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Had a great visit with Walter Jon Williams and his Toolbox students up in Angel Fire. It’s a lovely drive from Santa Fe, and it was nice to meet (however briefly) the fledgling writers. How many of them will actually go on to make it, well, one can never be sure of that, but I shared what wisdom I could from my years in the field, and showed them a few of my scars as well. They have some good teachers in Nancy Kress and Walter Jon. As I mentioned to the class, I workshopped with WJW for years, and he was right almost 75% of the time. 🙂

Back at the homestead, we’re facing a certain amount of disruption. Santa Fe is a lovely town and one of its charms is its pueblo style architecture… but be warned, those damned flat roofs will LEAK, don’t let anyone tell you any different. My office roof has been leaking off and on for years, and has been patched and repaired at least a dozen times since I’ve been here… to the point that my contractor finally threw up his hands and said he couldn’t keep putting patches on the patches on the patches. I need a whole new roof. And since that process requires me to vacate the premises, I figured this is the perfect opportunity to do some of the renovations I’ve been planning (and putting off) for the better part of the decade. So, bottom line, I’m moving to new workspace, while the old workspace gets a new roof and some cool additions. But I should be settled in at the new place within a week or so.

Also have the big trip coming up. I cut way way way back to my travel this year, to give myself more time to work. Back in April/May I did Stokercon on the Queen Mary and the benefit for Clarion, but come August I’ll be off again, first to NYC for a wedding and the usual round of publisher and agent meetings, then off to Finland for worldcon, then on to Russia for a con in St. Petersberg. I have been to Finland twice before, but this will be my first time in Russia… though I know I have a lot of Russian fans from the emails I receive. It will be nice to meet them. Two trips for all of 2017 is the least amount of travel I’ve done in twenty years.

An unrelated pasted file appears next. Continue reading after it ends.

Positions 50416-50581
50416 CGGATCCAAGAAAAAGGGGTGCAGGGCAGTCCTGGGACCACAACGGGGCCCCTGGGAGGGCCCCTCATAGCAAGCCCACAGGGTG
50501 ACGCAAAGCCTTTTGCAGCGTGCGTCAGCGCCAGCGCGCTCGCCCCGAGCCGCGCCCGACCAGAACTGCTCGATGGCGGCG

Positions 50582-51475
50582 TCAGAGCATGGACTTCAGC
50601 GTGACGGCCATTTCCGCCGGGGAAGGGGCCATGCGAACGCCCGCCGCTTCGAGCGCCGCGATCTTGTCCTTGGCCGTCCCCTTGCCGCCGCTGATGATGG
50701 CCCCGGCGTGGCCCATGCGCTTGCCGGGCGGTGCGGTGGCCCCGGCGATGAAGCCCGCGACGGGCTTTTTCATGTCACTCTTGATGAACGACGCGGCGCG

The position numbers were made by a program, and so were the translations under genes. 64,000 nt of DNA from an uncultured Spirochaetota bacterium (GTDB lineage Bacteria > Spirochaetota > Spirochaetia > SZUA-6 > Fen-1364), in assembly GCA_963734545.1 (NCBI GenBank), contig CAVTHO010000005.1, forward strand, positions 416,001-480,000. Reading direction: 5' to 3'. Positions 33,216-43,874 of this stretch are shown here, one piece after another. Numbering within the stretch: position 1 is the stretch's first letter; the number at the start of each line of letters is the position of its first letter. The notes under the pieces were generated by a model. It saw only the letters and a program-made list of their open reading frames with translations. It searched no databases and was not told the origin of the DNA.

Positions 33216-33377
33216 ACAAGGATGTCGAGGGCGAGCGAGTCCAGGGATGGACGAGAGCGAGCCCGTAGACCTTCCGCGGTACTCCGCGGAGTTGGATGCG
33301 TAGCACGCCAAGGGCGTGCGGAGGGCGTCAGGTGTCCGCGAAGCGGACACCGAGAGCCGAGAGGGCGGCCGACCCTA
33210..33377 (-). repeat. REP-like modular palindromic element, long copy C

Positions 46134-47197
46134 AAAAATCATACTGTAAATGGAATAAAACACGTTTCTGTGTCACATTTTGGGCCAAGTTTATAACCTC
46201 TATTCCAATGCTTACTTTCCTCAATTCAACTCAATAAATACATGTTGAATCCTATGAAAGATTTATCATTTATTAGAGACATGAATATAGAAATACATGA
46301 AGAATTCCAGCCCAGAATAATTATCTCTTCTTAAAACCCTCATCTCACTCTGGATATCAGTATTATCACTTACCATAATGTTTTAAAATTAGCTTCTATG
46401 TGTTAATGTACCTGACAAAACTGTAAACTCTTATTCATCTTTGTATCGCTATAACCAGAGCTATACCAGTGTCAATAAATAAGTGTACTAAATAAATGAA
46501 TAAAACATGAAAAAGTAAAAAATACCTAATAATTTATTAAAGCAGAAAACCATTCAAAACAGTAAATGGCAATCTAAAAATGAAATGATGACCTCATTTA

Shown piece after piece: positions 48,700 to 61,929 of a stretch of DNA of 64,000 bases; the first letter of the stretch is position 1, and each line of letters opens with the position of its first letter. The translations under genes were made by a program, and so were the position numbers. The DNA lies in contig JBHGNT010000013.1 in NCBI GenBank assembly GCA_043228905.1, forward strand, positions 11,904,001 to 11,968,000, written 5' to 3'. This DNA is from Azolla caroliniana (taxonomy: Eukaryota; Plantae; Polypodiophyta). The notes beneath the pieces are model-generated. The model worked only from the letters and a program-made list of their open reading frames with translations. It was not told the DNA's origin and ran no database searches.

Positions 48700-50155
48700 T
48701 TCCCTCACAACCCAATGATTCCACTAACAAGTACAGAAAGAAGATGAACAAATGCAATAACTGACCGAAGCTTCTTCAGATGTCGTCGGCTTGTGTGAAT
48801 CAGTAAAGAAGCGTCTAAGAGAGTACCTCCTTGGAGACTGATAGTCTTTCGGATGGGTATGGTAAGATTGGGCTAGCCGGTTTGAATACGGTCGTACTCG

LOTS of things going on with television and film. Season 7 of GAME OF THRONES will be here on July 16 (and we’re doing a season 6 marathon at the JCC), the five successor shows are moving forward at various rates of speed, and we’re talking with UCP about not one, not two, but three possible Wild Cards series. And there are a couple other TV projects that I can’t tell you about… how much of this will come to pass, nobody knows. Ah, the joys of development…

Oh, and football will be starting soon. Don’t ask me to explain what the Jets are doing. I don’t understand it either. I foresee a very painful season for fans of Gang Green. But hey, what’s different about that?

Off to Angel Fire

June 21, 2017 at 12:02 pm
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Been a while since I posted here, I see. That doesn’t mean nothing is happening. Quite the contrary; it means lots of things are happening, and I’ve been way too busy to worry about my Not A Blog.

I seem to have an insane amount of things on my plate. Would that there were more of me. Would that there were more hours in the day. The work is actually going well, I think… but there’s so MUCH of it, on so many different fronts…

Anyway…

Today will be a pleasant interlude. I’m taking the Tesla up north to talk to the students at Walter Jon Williams’ Taos Toolbox workshop… which no longer seems to be in Taos, but further north in Angel Fire. But it’s a beautiful day and it should be a beautiful drive, and I always relish the opportunity to corrupt some young minds.

Home Again

May 13, 2017 at 2:08 pm
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Got home from nigh on two weeks in California on Thursday night.

It was a great trip, but damn, I’m tired. No rest for the wicked, however. I don’t check email when I travel, so it does tend to pile up and up and up and up. So now I am digging as fast as I can, but there’s lots going on here as well. M-M-Max Headroom is in town all week.